Hide

Under the “UNAIDS Action for Results: Outcomes Framework “ (2009-2011), UNFPA, UNDP, UN WOMEN, WHO, UNICEF, UNHCR and the MenEngage Alliance (Sonke Gender Justice and the Athena Network), also in close collaboration with the Interagency Working Group View More

Under the “UNAIDS Action for Results: Outcomes Framework “ (2009-2011), UNFPA, UNDP, UN WOMEN, WHO, UNICEF, UNHCR and the MenEngage Alliance (Sonke Gender Justice and the Athena Network), also in close collaboration with the Interagency Working Group on Women, Girls, Gender Equality and HIV – supported countries to address the linkages between GBV and HIV/AIDS in National Strategic Plans; building effective partnerships to achieve this; and strengthening capacity to engage men and boys for promoting and addressing gender equality.

Hide

UN Women supported new local or national action plans to end violence against women in Cambodia, the Dominican Republic, FYR Macedonia (second generation strategy 2012-2015), Indonesia, Timor Leste (together with UNDP, UNFPA, IOM and UNICEF), and the View More

UN Women supported new local or national action plans to end violence against women in Cambodia, the Dominican Republic, FYR Macedonia (second generation strategy 2012-2015), Indonesia, Timor Leste (together with UNDP, UNFPA, IOM and UNICEF), and the Maldives (through a multi-sectoral group convened by the SG Campaign). In addition, the Family Protection Authority was established in the Maldives to oversee the implementation of the new action plan. In Nepal, UN Women provided technical expertise and support to engender the Foreign Employment Policy including protection and promotion of human rights for women migrant workers at country of origin, transit country or destination country to avoid harassment and discrimination. UN Women is also working to support the inclusion of voices of the most excluded groups such as youth, indigenous, ethnic minorities, rural women and others in public policy formulation in relation to ending violence against women. For example, in Ecuador, the entity responsible for the restructuring of the System of Justice Administration has included the priorities of the indigenous women’s organization’s agenda in its formal restructuring process. In Bolivia, indigenous women have now secured agreements for their involvement in Rights and Justice oversight committees at municipal levels. Work with women from indigenous Guaraní and Ayoreao communities in the Brazil-Paraguay border focused on empowering young women and girls to register and report cases of rights violations, including trafficking. In Mexico, UN Women has supported the development of a care model for violence against women that also provide sexual and reproductive health service, implemented through Indigenous Women’s Houses (CAMIs). In 2012, the number of CAMIs increased to 19, operating in 12 states – with government funding and indigenous women responsible for administering the centres. The CAMIs have been acknowledged as a best practice in the Permanent Forum for Indigenous Peoples.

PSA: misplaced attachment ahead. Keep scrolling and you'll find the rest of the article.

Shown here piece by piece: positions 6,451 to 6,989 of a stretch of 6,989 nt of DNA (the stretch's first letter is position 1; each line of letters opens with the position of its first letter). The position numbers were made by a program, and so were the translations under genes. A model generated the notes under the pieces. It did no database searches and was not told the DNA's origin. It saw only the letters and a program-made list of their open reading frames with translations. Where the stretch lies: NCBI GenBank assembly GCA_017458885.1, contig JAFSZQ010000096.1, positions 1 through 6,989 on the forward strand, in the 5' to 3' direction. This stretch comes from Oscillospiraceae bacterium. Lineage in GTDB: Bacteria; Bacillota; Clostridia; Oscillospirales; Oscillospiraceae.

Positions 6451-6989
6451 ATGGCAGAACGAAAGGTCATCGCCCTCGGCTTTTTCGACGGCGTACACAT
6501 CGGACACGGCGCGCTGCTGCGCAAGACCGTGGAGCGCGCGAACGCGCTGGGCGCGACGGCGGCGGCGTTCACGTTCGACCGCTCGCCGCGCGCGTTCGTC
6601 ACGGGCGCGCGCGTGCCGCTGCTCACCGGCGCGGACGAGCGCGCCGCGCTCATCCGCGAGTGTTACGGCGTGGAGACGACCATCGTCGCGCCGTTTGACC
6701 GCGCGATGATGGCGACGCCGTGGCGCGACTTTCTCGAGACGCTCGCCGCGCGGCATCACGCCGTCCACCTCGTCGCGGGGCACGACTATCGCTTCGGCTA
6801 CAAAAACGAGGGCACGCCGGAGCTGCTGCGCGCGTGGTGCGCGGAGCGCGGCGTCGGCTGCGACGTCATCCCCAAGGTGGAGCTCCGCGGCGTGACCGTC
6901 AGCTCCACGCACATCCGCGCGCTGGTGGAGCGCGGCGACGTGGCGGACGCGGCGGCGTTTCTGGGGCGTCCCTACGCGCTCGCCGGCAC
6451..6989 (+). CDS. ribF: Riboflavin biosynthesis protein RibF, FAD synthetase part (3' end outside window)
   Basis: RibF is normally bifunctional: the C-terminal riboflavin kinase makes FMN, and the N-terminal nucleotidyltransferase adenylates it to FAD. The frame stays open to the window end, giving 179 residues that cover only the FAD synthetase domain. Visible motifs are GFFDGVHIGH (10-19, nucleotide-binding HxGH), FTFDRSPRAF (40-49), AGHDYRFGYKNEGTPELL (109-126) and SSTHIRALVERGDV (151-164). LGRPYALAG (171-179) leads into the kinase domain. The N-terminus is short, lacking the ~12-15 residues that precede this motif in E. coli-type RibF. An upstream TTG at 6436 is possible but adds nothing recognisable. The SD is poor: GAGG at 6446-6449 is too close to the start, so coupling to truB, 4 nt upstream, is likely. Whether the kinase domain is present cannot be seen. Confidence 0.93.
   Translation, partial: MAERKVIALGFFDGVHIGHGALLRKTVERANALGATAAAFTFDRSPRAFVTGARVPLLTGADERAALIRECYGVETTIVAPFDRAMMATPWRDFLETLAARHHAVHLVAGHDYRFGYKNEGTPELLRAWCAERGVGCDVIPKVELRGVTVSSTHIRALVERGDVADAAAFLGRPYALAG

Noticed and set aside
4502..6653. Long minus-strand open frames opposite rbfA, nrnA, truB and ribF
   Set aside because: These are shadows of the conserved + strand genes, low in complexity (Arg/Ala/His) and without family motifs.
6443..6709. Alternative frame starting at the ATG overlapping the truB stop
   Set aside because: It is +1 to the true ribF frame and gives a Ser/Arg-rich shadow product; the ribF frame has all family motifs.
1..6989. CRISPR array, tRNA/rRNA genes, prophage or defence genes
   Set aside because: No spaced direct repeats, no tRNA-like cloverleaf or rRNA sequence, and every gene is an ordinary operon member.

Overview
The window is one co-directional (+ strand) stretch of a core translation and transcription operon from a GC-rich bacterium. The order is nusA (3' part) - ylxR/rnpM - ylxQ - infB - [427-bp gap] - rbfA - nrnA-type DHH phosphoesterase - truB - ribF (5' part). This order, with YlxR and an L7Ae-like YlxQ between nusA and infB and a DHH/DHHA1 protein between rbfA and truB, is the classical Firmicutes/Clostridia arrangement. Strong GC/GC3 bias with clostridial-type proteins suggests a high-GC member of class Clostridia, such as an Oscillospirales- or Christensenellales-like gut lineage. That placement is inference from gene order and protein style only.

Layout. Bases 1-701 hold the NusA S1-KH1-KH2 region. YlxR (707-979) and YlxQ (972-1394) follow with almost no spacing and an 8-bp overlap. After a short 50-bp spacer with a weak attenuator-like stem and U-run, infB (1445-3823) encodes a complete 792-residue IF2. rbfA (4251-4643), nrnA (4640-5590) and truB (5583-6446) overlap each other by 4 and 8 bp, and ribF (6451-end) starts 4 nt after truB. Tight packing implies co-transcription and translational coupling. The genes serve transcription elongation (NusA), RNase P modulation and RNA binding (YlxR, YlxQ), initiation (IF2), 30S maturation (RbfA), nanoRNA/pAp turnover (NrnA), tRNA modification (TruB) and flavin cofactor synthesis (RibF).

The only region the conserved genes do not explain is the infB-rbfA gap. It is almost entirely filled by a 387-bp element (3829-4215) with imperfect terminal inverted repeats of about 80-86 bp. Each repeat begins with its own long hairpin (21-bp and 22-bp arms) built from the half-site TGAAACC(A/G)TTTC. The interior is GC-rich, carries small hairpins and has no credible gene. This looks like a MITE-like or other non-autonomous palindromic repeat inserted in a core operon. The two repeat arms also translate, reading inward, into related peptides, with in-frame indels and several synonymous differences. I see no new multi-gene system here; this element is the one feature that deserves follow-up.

Hide